land unto herself. Like England, she developed an isolation theory, though she did not qualify it as “glorious.” England's isolation broke down before Edwardian diplomacy. The United States clung during two years of general war to Olney's equation that “American non-intervention in Europe” and “European non-intervention in America” were correlative. But like most mathematical dicta it broke down in practice; and, as Mr. Beer confesses: “The United States cannot escape a certain degree of negative responsibility for the deplorable chaos into which civilization has fallen.” Whence this feeling of responsibility? Denied by many good Americans, it has been strong enough to draw a sigh of relief from the country at large when finally cast into the war. The country has not only been expanding outside her natural bounds, but, within, she has long been tossing, travailing, experimenting, and rejecting. Her own colossal clockwork has troubled her. Other countries build colonies. America has built Trusts that have been mperial in their way, and have been ruled by men called “Kings.” Trusts, like Empires, can be beneficial to those under them, but they can be despotic and ruthless. The Kings of Trusts in America are attacked, as Colonial rulers and magnates like Cecil Rhodes and Governor Eyre, have been attacked in England. They are arraigned like Warren Hastings, rightly and wrongly. No doubt the Oil Trust can be made to look like an ugly octopus, but it squirts cheap oil. No doubt Rockefeller sits at its head like some dyspeptic Thor, whose right lay in his strength and ability, but he showed America the Imperial lines on which big things like a Panama Canal could be built. Anti-Trust laws often look as stupid and petty as antiimperial and pro-aboriginal societies; for Trusts can be benevolent in their power. American Churches are run on business lines and the greatest of them, the Catholic Church, has taken the dimension and autocracy of a Tlust. The Philippines were organized as a Trust. When he thinks on a large scale, the American thinks in terms of Trust. He sees the British Empire working as a beneficial Trust, to which he has no wish to belong, but which he is prepared to back against the predatory Prussian Trust. He is deprecatory of Irish Government, but Mr. Lippmann takes the trouble to praise English rule in Nigeria, which acts “without thwarting its native growth or destroying its local integrity.” Americans have learned to distinguish between Empires as well as between Trusts. Responsibility came to attach itself to big business in a way that never troubled the earlier trader, and in time responsibility entered into international affairs. The American conscience took to itself first Pan-Americanism and then undertook Interhemispheral relations, first with notes and secondly with bayonets. Mr. Lippmann was one of those who noticed that Mr. Wilson was moving toward the higher trend, toward the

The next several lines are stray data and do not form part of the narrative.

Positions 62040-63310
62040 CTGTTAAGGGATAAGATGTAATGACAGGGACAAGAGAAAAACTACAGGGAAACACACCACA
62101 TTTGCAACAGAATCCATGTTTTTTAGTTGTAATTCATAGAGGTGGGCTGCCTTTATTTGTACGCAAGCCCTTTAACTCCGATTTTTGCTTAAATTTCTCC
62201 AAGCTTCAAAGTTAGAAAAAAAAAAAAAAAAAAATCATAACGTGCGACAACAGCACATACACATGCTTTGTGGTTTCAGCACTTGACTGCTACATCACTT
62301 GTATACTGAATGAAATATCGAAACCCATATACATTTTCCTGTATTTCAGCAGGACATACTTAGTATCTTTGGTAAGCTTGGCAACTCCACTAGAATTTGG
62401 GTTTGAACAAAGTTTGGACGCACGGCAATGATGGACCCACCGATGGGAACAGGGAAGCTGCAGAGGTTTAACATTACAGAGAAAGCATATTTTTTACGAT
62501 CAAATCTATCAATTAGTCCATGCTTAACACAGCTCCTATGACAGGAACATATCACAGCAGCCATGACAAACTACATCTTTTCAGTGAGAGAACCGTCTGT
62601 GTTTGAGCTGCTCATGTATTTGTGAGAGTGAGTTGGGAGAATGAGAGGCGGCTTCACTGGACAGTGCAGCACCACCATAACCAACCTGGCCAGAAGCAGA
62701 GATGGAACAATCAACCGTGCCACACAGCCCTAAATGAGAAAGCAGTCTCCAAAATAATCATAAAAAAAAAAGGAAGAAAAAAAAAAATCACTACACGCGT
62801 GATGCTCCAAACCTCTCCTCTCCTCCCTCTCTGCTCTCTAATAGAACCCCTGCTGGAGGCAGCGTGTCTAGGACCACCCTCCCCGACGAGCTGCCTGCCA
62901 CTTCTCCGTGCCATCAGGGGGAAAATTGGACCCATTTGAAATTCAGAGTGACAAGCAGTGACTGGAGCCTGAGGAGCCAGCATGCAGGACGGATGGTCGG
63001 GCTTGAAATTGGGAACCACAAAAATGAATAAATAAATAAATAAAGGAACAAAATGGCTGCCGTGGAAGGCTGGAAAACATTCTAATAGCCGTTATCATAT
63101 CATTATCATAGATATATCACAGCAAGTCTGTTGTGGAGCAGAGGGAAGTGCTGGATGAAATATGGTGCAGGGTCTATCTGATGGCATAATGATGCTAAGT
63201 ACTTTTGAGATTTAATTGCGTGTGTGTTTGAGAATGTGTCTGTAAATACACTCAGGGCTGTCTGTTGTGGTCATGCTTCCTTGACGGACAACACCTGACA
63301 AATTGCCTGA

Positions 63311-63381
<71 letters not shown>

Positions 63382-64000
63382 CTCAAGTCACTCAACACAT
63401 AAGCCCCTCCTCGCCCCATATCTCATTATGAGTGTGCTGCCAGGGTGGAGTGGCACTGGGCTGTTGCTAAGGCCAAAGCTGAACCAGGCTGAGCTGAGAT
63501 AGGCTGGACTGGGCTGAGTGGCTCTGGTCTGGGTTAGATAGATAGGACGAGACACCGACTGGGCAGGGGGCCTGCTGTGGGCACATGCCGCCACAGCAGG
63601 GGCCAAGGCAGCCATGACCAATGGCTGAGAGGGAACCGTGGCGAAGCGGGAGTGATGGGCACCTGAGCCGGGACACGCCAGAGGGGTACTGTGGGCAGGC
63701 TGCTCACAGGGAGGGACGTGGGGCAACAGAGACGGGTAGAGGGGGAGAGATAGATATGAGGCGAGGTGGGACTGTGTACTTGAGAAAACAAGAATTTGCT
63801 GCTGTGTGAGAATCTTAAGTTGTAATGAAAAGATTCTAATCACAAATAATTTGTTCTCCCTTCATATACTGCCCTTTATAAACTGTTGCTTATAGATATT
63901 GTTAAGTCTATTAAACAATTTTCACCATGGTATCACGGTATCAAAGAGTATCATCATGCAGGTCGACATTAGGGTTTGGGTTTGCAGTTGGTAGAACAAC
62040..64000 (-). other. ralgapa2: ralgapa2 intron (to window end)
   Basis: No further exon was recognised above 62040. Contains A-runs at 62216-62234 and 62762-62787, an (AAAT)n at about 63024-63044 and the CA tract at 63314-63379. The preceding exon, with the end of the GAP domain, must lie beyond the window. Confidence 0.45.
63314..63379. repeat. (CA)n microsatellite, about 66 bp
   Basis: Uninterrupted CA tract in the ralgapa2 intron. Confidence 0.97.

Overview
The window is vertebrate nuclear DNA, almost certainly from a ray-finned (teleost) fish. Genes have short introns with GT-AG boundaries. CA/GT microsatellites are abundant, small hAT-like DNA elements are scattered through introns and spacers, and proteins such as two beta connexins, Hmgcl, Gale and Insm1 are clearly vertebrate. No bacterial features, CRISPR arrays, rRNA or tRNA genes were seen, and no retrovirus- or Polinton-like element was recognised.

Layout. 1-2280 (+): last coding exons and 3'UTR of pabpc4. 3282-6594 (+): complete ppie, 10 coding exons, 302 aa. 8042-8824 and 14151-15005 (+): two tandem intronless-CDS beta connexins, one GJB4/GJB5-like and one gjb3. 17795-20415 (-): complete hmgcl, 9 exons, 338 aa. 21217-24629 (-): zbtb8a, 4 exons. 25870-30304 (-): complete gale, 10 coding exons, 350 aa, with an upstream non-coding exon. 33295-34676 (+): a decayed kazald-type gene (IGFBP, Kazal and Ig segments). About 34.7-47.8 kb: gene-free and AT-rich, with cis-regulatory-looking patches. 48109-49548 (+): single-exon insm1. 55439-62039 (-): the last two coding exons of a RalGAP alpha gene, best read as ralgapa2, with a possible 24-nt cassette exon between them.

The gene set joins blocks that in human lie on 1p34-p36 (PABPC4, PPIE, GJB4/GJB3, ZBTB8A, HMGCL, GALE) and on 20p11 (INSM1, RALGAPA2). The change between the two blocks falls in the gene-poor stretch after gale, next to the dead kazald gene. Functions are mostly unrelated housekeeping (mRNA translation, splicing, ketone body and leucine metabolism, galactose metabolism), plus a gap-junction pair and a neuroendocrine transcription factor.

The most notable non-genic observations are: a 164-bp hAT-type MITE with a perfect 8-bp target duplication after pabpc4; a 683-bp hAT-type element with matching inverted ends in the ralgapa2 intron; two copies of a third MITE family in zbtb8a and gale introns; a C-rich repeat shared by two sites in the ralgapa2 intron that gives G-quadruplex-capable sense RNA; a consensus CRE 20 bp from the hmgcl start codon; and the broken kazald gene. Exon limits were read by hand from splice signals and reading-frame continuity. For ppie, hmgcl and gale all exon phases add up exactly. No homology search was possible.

big business of the world. Mr. Bryan, The Dublin Review.